There was a grand bargain struck between individuals and banks when we began moving away from cash and towards electronic payments. Transactions would become faster, more efficient and more profitable for the banks, and in return individuals would be protected from fraud. That bargain is perilously close to falling apart.
Financial Fraud Action UK (FFA UK) has issued its “definitive overview” of payment fraud in the UK, and the figures make for miserable reading. Total fraud jumped by more than a quarter in 2015, with 1.5m card accounts in Britain raided by scam merchants who stole more than £750m.
To put that figure in context, it is 15 times Britain’s biggest ever single cash heist, the 2006 raid on a Securitas depot in Tonbridge in Kent, which netted £53m. Two years later the five criminals were jailed for between 15 and 20 years each.
The far more numerous victims of cyberfraud rarely see the villains locked up behind bars. FFA UK says the banks are collaborating on a “strategic threat management process” and “intelligence sharing” with the police and other agencies, but the reality is that in too many cases they do little to pursue fraud, and far more worryingly, seem happy to blame the victims.
The fastest growing area of bank fraud is crooks gaining online access to, and transferring funds from individuals’ bank accounts, often by posing as a member of staff or even the police.
In these cases, the bank’s default position seems to be that the customer has done something wrong – by answering phishing emails or by being careless with their personal data, usually over social media. In some cases they are right to apportion blame, but the sophistication of many of the scams is quite breathtaking, catching even the most savvy online consumer.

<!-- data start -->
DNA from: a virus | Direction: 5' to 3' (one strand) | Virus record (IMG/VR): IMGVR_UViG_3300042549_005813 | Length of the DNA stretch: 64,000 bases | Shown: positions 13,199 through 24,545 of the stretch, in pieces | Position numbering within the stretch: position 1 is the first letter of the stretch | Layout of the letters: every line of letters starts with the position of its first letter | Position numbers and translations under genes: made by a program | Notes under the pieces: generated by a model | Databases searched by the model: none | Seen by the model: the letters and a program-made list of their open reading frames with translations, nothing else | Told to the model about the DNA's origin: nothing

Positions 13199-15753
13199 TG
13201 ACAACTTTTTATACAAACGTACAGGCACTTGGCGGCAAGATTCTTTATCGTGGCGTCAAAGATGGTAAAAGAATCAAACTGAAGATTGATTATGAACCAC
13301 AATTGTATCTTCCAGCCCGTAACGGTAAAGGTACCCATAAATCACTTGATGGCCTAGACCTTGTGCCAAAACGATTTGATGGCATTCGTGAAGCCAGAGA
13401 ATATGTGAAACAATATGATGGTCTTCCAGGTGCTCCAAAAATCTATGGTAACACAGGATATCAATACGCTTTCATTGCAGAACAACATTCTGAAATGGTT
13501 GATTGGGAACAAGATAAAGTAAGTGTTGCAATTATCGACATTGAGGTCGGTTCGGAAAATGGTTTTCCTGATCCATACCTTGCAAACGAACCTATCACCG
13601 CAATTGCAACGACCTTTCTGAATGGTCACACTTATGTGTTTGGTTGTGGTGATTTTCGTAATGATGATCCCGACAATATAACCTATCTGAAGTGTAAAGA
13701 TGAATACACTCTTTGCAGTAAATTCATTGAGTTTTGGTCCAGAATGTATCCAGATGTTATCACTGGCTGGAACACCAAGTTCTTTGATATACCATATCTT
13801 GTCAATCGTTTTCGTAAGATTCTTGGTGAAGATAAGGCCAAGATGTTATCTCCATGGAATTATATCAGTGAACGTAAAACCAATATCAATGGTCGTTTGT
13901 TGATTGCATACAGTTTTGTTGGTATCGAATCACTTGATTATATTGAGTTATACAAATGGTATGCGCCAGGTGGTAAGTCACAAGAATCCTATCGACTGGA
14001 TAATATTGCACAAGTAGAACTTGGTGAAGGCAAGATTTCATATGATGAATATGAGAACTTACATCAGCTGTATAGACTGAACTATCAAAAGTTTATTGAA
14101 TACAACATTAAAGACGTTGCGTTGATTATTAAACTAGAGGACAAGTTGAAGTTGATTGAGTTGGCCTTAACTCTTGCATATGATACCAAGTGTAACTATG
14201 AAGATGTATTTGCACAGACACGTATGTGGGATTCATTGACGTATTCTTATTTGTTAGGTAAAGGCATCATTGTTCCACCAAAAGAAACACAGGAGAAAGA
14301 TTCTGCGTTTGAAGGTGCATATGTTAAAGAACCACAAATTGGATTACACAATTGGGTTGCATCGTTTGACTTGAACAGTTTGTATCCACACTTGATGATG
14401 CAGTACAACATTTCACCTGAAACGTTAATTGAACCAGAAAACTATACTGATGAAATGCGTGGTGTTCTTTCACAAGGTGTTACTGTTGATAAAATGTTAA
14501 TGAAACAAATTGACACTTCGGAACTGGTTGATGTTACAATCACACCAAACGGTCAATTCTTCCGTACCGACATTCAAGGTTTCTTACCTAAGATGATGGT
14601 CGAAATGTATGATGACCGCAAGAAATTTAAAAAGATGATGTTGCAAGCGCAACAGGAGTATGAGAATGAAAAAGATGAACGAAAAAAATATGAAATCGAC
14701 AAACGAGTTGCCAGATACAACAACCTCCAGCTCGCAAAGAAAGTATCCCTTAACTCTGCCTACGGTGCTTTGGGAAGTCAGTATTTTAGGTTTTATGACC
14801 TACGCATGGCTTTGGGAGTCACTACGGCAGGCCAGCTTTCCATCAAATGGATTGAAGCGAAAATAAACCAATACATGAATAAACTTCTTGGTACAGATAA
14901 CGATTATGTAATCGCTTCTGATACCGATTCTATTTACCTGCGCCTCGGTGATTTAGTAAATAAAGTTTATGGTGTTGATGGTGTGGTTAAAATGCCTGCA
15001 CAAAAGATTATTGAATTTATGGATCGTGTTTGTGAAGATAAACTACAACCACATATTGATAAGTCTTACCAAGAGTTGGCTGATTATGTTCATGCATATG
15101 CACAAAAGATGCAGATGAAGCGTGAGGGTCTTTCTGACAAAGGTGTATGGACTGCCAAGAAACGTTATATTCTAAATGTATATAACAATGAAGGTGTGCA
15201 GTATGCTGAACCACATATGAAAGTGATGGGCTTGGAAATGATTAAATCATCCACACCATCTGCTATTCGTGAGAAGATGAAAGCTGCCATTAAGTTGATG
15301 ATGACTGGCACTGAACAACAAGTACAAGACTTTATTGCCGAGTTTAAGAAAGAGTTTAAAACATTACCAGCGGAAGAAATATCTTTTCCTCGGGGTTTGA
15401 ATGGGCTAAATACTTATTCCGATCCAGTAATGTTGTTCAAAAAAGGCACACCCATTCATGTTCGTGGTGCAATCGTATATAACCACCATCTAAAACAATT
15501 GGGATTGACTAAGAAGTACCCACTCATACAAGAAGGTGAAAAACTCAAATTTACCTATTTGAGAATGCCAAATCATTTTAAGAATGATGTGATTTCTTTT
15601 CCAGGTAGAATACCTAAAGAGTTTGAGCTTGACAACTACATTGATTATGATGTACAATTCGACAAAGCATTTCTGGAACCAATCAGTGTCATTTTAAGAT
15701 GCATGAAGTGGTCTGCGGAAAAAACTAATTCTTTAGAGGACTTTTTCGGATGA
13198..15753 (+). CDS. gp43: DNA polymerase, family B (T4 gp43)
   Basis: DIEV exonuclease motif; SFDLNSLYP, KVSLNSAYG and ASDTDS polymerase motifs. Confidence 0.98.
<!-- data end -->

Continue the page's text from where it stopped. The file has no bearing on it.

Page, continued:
The Guardian has previously highlighted the story of a professional couple who lost £25,000 after hackers intercepted emails, issued fake invoices and convinced them to pay money into a fraudulent account.
Shockingly, Barclays, which operated the account the fraudster used to accept their money, said it does not report such crimes to the police on the grounds that “the bank is not the victim”. So much for “intelligence sharing”. Needless to say, the unfortunate couple have seen none of their money back.
Given the meteoric rise in contactless payments, Apple Pay, Android Pay, Samsung Pay, Paym, new online-only banks such as Atom, Fidor, Tandem, Mondo et al and almost daily launches of new banking apps, what customers need is a new grand bargain.
When credit cards first launched, customers were safe in the knowledge that £50 was the most they were down for if it was stolen or misused. Can we have less of the strategic threat management processes, and more simple, easy to understand protections such as the £50 limit?